|Publication number||US5689071 A|
|Application number||US 08/652,948|
|Publication date||Nov 18, 1997|
|Filing date||May 24, 1996|
|Priority date||May 24, 1996|
|Publication number||08652948, 652948, US 5689071 A, US 5689071A, US-A-5689071, US5689071 A, US5689071A|
|Inventors||Donald F. Ruffner, Paul D. Olivier|
|Original Assignee||Exact Flow, L.L.C.|
|Export Citation||BiBTeX, EndNote, RefMan|
|Patent Citations (6), Referenced by (58), Classifications (7), Legal Events (5)|
|External Links: USPTO, USPTO Assignment, Espacenet|
This invention relates to flow meters of the turbine variety wherein a rotor is turned by the fluid being measured. The turbine rotor turns at a velocity proportional to the rate of flow. The vanes of the rotor passing through the magnetic field of a pickoff coil generate a pulsating signal in the pickoff coil at a frequency that is proportional to the flow rate.
Prior art turbine type flow meters typically comprise a single rotor with its pickoff coil together with various means for the preconditioning of the flow pattern ahead of the turbine. While such prior art turbine type flow meters are superior to most other types of flow meters, they still leave considerable room for improved performance in terms of accuracy, linearity, minimization of initial calibration requirements, and especially in terms of measurement range.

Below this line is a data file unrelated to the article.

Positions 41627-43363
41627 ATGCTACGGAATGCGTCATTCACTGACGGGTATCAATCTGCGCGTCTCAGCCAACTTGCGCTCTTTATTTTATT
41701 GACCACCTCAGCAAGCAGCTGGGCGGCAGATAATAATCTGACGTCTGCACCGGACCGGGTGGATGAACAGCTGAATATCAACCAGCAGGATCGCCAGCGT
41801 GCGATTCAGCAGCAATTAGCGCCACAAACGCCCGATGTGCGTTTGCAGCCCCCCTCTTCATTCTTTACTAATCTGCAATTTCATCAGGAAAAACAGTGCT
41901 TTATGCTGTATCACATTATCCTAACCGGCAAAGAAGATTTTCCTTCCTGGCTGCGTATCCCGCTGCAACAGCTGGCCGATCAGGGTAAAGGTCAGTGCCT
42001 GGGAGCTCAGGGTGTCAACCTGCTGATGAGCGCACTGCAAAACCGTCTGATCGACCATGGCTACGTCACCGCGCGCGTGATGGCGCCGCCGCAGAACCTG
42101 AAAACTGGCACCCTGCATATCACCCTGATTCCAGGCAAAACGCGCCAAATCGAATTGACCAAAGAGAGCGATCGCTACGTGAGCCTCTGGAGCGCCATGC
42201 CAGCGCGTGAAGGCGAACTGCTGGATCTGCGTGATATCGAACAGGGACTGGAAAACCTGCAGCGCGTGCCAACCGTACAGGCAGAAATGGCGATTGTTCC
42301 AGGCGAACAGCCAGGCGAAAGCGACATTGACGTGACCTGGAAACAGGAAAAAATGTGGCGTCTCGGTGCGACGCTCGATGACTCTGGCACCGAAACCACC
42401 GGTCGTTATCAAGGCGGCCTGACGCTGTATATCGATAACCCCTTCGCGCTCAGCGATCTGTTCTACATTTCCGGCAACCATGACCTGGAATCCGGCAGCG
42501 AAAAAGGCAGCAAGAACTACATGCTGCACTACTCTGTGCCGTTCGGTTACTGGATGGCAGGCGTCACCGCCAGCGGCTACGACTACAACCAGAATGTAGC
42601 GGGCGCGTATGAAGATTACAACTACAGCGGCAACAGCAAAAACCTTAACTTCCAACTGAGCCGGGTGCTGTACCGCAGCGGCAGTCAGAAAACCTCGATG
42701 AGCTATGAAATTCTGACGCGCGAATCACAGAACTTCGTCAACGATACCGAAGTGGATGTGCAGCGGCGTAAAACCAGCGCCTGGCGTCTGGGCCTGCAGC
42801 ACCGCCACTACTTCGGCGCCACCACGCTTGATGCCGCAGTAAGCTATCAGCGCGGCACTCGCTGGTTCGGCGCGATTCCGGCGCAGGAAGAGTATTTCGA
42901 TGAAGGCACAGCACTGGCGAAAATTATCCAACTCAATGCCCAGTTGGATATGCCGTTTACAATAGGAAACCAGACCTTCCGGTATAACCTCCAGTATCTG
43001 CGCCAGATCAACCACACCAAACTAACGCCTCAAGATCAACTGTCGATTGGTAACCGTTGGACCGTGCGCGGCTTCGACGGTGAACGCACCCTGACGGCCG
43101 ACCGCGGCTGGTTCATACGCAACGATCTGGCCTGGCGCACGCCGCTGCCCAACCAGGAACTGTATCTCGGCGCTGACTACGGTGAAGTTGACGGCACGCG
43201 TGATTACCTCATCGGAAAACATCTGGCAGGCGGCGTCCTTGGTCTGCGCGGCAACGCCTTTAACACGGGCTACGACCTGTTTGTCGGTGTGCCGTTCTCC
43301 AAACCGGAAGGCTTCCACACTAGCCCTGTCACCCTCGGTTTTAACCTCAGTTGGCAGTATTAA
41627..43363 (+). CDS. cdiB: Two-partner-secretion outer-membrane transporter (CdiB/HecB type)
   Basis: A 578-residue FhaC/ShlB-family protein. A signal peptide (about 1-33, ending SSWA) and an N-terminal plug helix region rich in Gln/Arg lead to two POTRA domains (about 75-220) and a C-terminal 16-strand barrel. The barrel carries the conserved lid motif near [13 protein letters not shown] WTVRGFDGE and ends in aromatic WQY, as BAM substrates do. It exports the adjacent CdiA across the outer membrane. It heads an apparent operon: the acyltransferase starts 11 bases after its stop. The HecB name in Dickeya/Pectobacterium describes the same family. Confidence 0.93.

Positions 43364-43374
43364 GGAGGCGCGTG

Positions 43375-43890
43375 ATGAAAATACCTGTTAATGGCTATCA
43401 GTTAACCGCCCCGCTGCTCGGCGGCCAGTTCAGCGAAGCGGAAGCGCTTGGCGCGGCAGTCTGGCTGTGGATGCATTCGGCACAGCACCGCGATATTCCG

This invention relates to turbine type flow meters incorporating means ahead of the main turbine rotor for optimally shaping and directing the flow pattern as the fluid enters the main rotor.
It is, therefore, one object of the present invention to provide a turbine type flow meter that provides improved accuracy relative to prior art turbine type flow meters.
Another object of this invention is to provide a turbine type flow meter that exhibits improved accuracy over a wider range of fluid flow rates without resort to excessively high revolutions per minute at the maximum rate of flow, such excessively high revolutions per minute being undesirable as they adversely affect bearing life of the turbine flow meter.
A still further object of this invention is to provide a turbine type flow meter that provides improved linearity over the total measurement range.